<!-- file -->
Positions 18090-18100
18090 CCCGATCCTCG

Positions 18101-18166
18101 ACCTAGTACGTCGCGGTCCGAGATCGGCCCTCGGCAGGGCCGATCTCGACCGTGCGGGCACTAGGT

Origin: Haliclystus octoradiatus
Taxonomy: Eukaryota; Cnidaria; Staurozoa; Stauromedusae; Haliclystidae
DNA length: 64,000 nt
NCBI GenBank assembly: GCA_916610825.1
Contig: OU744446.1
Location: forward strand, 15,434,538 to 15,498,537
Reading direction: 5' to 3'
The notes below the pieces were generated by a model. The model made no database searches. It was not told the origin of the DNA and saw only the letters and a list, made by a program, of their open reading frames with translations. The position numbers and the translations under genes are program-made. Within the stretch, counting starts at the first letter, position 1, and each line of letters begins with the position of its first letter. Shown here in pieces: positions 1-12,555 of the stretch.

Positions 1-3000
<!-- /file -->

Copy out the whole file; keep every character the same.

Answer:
Positions 18090-18100
18090 CCCGATCCTCG

Positions 18101-18166
18101 ACCTAGTACGTCGCGGTCCGAGATCGGCCCTCGGCAGGGCCGATCTCGACCGTGCGGGCACTAGGT

Origin: Haliclystus octoradiatus
Taxonomy: Eukaryota; Cnidaria; Staurozoa; Stauromedusae; Haliclystidae
DNA length: 64,000 nt
NCBI GenBank assembly: GCA_916610825.1
Contig: OU744446.1
Location: forward strand, 15,434,538 to 15,498,537
Reading direction: 5' to 3'
The notes below the pieces were generated by a model. The model made no database searches. It was not told the origin of the DNA and saw only the letters and a list, made by a program, of their open reading frames with translations. The position numbers and the translations under genes are program-made. Within the stretch, counting starts at the first letter, position 1, and each line of letters begins with the position of its first letter. Shown here in pieces: positions 1-12,555 of the stretch.

Positions 1-3000